News

Final Conspirator Pleads Guilty in Scheme to Fraudulently Obtain at Least $409,000 in Maryland Unemployment Benefits


Three Defendants Used Stolen Identifying Information to Fraudulently Claim Unemployment Insurance

FOR IMMEDIATE RELEASE
October 16, 2012

Baltimore, Maryland - Shekia Denise Edwards, age 25, of Baltimore, Maryland pleaded guilty today to conspiracy to commit access device fraud related to a scheme to fraudulently obtain at least $409,000 in Maryland unemployment benefits.

The guilty plea was announced by United States Attorney for the District of Maryland Rod J. Rosenstein and Special Agent in Charge Michael S. Barcus, U.S. Department of Labor – Office of Inspector General, Office of Labor Racketeering and Fraud Investigations.

According to the plea agreements of Edwards and co-defendants Sheila Willis and Kevin Smith, from January 2010, until May 2012, Smith, Willis and Edwards obtained identifying information of Maryland residents, which they used to fraudulently obtain Maryland unemployment benefits.

Specifically, Smith created fictitious Maryland companies, including the Maryland Institute of Charity, K & S Autos, Supreme Cleaning Services, Nathaniel Jefferson and Atlas Moving and Hauling Company. Smith then filed fraudulent quarterly reports with the Maryland Department of Labor, Licensing, and Regulation (DLLR) under the names of fictitious Maryland companies, which falsely claimed that certain individuals had been employed and received wages at the companies during that quarter. The defendants usually used the personal identifiers of actual Maryland residents without their permission, including their names and dates of birth. However, the defendants also used the personal identifiers of Sheila Willis to falsely represent her employment status with one of the fictitious companies. Over the term of the scheme, the defendants used the quarterly contribution reports and false identities to create approximately $409,000 in available balances in the unemployment insurance tax accounts registered in the names of the fictitious companies.

The defendants would then file unemployment insurance claims with DLLR using the purported employees’ identities in order to fraudulently obtain unemployment benefits. In response to some of these claims, DLLR issued prepaid Visa debit cards which were mailed to residences associated with the defendants. The defendants used the debit cards to obtain approximately $88,500 in purchases and cash from ATMs in the Baltimore metropolitan area.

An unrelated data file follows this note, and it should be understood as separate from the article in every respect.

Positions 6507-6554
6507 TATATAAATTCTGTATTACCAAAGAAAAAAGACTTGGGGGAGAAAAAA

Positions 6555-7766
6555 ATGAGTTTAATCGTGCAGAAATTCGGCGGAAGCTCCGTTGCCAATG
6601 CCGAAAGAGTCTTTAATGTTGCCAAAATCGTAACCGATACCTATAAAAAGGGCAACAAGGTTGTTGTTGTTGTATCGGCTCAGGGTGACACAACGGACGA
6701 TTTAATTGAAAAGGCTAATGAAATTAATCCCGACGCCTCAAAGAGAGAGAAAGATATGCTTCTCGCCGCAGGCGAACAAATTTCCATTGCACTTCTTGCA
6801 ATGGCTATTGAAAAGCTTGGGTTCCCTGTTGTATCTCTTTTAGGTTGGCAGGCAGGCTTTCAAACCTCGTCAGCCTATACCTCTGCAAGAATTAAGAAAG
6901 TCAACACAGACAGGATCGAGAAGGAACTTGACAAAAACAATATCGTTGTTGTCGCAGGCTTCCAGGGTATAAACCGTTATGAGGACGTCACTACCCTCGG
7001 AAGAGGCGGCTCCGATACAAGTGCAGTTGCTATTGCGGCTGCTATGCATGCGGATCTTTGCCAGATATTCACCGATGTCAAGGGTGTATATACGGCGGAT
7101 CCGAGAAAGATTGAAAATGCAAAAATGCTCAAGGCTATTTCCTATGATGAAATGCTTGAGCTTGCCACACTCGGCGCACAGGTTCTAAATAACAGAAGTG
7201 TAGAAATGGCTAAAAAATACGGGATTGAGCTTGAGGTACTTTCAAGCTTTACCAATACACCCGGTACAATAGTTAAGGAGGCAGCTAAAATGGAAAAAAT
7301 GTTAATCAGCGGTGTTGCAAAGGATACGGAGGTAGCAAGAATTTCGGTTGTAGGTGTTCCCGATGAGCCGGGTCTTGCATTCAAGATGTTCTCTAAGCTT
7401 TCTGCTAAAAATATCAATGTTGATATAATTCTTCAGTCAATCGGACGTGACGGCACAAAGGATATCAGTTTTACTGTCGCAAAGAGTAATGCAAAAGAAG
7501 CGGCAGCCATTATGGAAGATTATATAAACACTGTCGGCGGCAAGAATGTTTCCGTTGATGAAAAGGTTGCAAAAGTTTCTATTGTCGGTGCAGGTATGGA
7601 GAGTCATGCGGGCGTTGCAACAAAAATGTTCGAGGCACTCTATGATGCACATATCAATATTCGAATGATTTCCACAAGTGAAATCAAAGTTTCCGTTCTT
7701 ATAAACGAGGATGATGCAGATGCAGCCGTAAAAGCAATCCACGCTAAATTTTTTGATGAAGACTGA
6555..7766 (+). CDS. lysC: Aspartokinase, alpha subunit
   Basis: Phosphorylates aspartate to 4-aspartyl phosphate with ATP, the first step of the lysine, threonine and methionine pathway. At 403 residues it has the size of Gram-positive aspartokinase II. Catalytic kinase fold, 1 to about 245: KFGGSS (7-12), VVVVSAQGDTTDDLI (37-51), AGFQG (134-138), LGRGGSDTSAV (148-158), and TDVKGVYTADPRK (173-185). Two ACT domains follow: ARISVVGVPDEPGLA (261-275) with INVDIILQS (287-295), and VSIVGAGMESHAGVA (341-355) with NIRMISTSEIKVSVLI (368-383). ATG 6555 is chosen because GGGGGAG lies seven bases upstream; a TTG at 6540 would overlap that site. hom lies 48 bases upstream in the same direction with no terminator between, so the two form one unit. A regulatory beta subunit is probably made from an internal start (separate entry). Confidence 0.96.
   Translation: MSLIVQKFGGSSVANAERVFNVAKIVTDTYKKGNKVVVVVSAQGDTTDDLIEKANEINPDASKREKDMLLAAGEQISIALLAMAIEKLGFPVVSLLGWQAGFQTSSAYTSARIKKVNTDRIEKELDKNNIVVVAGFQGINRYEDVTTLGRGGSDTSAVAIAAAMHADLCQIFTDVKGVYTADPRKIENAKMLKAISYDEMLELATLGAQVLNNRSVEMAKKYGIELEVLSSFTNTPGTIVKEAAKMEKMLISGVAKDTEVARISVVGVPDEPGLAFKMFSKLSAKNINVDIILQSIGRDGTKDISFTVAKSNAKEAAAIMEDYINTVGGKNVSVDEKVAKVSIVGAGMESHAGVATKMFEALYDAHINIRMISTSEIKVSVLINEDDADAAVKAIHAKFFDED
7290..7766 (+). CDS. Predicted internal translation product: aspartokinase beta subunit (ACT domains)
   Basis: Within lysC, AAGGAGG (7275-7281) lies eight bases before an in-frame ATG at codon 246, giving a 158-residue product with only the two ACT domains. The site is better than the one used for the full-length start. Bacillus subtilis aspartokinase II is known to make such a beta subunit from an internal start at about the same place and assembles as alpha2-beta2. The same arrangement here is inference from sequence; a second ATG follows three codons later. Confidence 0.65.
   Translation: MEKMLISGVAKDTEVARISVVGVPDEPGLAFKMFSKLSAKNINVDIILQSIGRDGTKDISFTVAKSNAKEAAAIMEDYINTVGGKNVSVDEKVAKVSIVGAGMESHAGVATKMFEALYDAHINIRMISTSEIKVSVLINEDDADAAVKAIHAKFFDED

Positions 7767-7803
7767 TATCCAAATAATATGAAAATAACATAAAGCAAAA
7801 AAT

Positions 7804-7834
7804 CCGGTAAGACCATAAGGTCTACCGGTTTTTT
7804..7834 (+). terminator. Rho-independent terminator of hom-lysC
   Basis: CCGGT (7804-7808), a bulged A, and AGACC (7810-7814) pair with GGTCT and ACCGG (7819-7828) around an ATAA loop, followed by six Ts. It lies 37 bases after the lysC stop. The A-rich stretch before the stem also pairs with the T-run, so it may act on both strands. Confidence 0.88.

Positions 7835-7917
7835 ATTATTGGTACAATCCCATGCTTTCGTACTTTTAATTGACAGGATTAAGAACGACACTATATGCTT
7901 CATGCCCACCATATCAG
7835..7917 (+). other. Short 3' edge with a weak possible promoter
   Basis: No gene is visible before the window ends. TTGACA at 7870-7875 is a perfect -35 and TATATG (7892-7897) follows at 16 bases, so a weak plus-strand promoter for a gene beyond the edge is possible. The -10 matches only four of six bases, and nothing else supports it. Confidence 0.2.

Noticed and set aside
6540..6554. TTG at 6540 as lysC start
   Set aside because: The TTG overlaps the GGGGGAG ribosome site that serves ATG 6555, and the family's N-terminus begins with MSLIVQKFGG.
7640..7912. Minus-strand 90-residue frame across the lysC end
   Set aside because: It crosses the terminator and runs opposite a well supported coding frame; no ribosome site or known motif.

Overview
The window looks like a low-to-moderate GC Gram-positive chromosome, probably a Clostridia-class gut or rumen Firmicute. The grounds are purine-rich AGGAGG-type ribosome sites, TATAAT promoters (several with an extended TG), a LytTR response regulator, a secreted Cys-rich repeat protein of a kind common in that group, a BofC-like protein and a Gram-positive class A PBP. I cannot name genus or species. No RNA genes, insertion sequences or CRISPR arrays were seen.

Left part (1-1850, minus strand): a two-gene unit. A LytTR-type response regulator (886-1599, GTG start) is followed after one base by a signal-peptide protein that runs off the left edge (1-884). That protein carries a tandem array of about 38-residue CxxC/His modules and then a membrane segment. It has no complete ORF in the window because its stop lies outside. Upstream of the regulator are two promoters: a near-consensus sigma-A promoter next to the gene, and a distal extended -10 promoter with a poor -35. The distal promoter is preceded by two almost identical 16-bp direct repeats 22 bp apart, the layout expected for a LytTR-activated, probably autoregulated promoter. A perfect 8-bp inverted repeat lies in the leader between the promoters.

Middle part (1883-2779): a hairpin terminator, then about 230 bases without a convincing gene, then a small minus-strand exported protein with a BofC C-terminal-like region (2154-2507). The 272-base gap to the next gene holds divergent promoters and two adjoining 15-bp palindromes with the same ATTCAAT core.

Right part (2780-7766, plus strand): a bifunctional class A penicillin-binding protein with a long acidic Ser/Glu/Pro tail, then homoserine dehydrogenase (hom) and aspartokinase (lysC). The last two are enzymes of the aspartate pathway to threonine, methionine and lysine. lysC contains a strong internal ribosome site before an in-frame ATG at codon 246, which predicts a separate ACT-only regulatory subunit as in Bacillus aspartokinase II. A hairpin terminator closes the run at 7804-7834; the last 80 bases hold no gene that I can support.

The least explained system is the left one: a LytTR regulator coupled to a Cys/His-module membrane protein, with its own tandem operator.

During much of the scheme to defraud, Smith was incarcerated at the Baltimore City Central Booking and Intake Facility. Despite his incarceration, his recorded conversation establishes that he continued to oversee and coordinate the use of the fraudulently obtained Visa debit cards by his co-defendants and others.

Edwards, Willis and Smith will be required to pay $88,500 in restitution.

Edwards faces a maximum sentence of five years in prison for the conspiracy. U.S. District Judge Richard D. Bennett scheduled sentencing for January 15, 2013 at 3:00 p.m.

Kevin Bernard Smith and Sheila Denis Willis, both age 48 and of Baltimore, pleaded guilty to their participation in the conspiracy and aggravated identity theft, and are scheduled to be sentenced on December 11, 2012 and January 9, 2013, respectively, both at 3:00 p.m.

This law enforcement action is part of President Barack Obama’s Financial Fraud Enforcement Task Force. President Obama established the interagency Financial Fraud Enforcement Task Force to wage an aggressive, coordinated and proactive effort to investigate and prosecute financial crimes. The task force includes representatives from a broad range of federal agencies, regulatory authorities, inspectors general, and state and local law enforcement who, working together, bring to bear a powerful array of criminal and civil enforcement resources. The task force is working to improve efforts across the federal executive branch, and with state and local partners, to investigate and prosecute significant financial crimes, ensure just and effective punishment for those who perpetrate financial crimes, combat discrimination in the lending and financial markets, and recover proceeds for victims of financial crimes.

United States Attorney Rod J. Rosenstein thanked the U.S. Department of Labor Office of Inspector General for its work in the investigation and also thanked the Maryland DLLR for its assistance in the investigation. Mr. Rosenstein praised Assistant U.S. Attorney Martin J. Clarke, who is prosecuting the case.


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